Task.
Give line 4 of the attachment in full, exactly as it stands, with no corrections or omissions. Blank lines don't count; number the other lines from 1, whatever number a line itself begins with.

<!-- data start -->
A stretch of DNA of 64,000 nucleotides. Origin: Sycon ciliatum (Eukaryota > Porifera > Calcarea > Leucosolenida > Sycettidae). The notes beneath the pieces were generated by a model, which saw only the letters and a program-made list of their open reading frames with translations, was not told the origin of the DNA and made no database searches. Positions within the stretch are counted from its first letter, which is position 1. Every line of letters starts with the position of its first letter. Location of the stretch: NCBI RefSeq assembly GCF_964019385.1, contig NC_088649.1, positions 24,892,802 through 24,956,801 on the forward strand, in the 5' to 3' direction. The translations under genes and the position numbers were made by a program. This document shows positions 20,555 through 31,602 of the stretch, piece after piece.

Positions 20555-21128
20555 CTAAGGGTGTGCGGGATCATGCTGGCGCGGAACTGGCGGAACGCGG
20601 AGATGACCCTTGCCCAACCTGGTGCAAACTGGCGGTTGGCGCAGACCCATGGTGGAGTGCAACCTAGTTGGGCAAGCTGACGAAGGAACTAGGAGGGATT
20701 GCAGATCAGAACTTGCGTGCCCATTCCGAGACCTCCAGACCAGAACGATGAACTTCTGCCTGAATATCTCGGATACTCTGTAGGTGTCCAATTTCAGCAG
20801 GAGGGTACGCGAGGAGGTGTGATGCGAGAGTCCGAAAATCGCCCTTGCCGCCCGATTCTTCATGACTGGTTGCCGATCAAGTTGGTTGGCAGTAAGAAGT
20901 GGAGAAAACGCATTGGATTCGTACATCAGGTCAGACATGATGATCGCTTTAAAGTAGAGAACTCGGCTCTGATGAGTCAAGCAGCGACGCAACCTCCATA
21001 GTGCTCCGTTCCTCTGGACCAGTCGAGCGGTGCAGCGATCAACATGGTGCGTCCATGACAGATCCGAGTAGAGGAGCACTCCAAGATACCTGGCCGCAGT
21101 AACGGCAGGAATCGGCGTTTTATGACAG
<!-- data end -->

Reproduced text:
20601 AGATGACCCTTGCCCAACCTGGTGCAAACTGGCGGTTGGCGCAGACCCATGGTGGAGTGCAACCTAGTTGGGCAAGCTGACGAAGGAACTAGGAGGGATT